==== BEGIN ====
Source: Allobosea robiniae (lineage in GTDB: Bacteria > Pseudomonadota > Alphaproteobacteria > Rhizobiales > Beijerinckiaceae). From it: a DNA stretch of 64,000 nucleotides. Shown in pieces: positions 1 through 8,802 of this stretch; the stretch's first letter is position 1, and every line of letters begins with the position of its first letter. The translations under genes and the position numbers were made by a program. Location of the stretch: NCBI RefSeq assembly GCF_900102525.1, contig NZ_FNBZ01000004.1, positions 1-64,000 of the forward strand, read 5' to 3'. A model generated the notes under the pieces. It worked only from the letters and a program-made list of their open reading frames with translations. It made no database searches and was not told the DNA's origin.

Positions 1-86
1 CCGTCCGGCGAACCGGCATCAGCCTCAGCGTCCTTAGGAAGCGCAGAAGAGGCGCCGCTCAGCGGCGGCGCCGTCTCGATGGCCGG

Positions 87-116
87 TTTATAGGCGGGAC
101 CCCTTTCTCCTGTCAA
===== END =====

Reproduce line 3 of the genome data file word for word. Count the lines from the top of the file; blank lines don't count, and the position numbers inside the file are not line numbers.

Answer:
1 CCGTCCGGCGAACCGGCATCAGCCTCAGCGTCCTTAGGAAGCGCAGAAGAGGCGCCGCTCAGCGGCGGCGCCGTCTCGATGGCCGG